When it comes to job satisfaction, I have always viewed schools as one of the most people-intensive environments known to man. Keeping all the stakeholders, including boards, staff, students, and parents happy is a daunting task at best. What complicates matters is the fact that the interests of all the above frequently clash. Many administrators must often play the role of King Solomon, forced to choose between one interest or the other, trying to somehow walk a fine line that will keep everyone placated and no one terribly upset. The ability of a principal to navigate these tricky waters will determine their level of success.
Administrators will usually develop a ‘leaning’ towards one of the four groups mentioned above. Whether as a result of their personality, educational philosophy, or survival instinct, a pattern of choices will emerge, tagging them as a ‘student’s principal’ or a ‘staff principal,’ etc. Some might favor parent satisfaction, leading to complaints that: “The parent body runs this school,” or they may decide that their satisfaction rating with the board of education is the best way to secure their job.
I have always felt that the most valued members of the school community are the teachers. A good teacher impacts all and they are there for life. Happy teachers create a happy school, significantly reducing parent complaints and student issues. Finding ways to create such an environment is crucial to educational excellence.
While keeping students and parents happy in an educational environment is a skill that in many ways is unique to schools, keeping employees happy is not. Much can be learned from other professions that can be applied to teachers as well. A recent blog in the Harvard Business Review took a fresh look at what makes employees happy, yielding the following insights.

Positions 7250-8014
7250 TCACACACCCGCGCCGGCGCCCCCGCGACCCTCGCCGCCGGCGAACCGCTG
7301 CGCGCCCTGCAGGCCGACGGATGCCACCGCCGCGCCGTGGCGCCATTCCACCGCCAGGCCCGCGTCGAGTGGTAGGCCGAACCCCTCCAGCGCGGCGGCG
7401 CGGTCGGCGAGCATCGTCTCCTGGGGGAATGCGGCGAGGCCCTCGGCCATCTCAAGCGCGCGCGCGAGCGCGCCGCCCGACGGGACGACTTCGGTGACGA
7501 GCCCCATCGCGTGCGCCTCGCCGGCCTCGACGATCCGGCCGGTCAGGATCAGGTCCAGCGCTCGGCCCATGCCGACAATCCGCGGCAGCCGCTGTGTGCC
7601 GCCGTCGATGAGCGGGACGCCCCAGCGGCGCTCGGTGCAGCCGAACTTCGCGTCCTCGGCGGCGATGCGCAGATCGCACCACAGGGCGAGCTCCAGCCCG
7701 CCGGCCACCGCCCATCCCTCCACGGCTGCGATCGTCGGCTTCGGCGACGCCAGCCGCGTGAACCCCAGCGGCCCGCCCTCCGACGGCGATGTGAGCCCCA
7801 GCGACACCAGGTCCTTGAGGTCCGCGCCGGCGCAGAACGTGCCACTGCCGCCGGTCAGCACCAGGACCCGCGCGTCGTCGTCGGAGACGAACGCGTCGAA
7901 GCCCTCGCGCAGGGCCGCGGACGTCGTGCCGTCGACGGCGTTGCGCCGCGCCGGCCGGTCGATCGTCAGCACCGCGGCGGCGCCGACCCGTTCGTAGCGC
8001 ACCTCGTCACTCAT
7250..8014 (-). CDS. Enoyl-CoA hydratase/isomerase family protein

When asked how they would like to be rewarded for their performance in addition to their fixed salaries, most employees replied that a raise or bonus which they could spend freely would do the trick. But is there any evidence of this leading to a rise in teacher morale or job satisfaction? According to the authors of the Harvard article, quite the opposite is true. In fact, an array of scientific studies claim that individual rewards—ranging from pay-per-performance to bonuses—are detrimental to employee morale and productivity. Studies show that monetary rewards tend to decrease the individual’s intrinsic motivation and interest for the job. Additionally, when employees compare their end-of-year bonuses, we see more jealousy, anxiety, and competition and less trust, sharing, and teamwork in the workplace.
The author’s radical suggestion: prosocial bonuses. Instead of giving your employees more money to spend on themselves, what if you provide them the same bonuses with one caveat: they must be spent on prosocial actions towards charities and co-workers?
Testing their idea in three countries in varying cultures and workplaces netted the following results: “On sports teams, every $10 spent prosocially led to an 11% increase in winning percentage compared to a two percent decrease in winning for teams where members spent on themselves. On sales teams, $10 for every spent prosocially, the firm gained $52.”
— GlobalGiving (@GlobalGiving) October 17, 2013
While the idea was not tested in schools, it seems evident that the impact in a school environment would be massive. For not only would this make you a better and happier human being, it would also make you a better and happier teacher. Why just teach altruism when you can model altruism? What better way to teach children to share and to care than to share your bonus and demonstrate true care for another class or a fellow teacher?
‘Paying it forward’ may prove that money can buy happiness. The only condition: Spend it on someone else – a brilliant idea that would make King Solomon proud.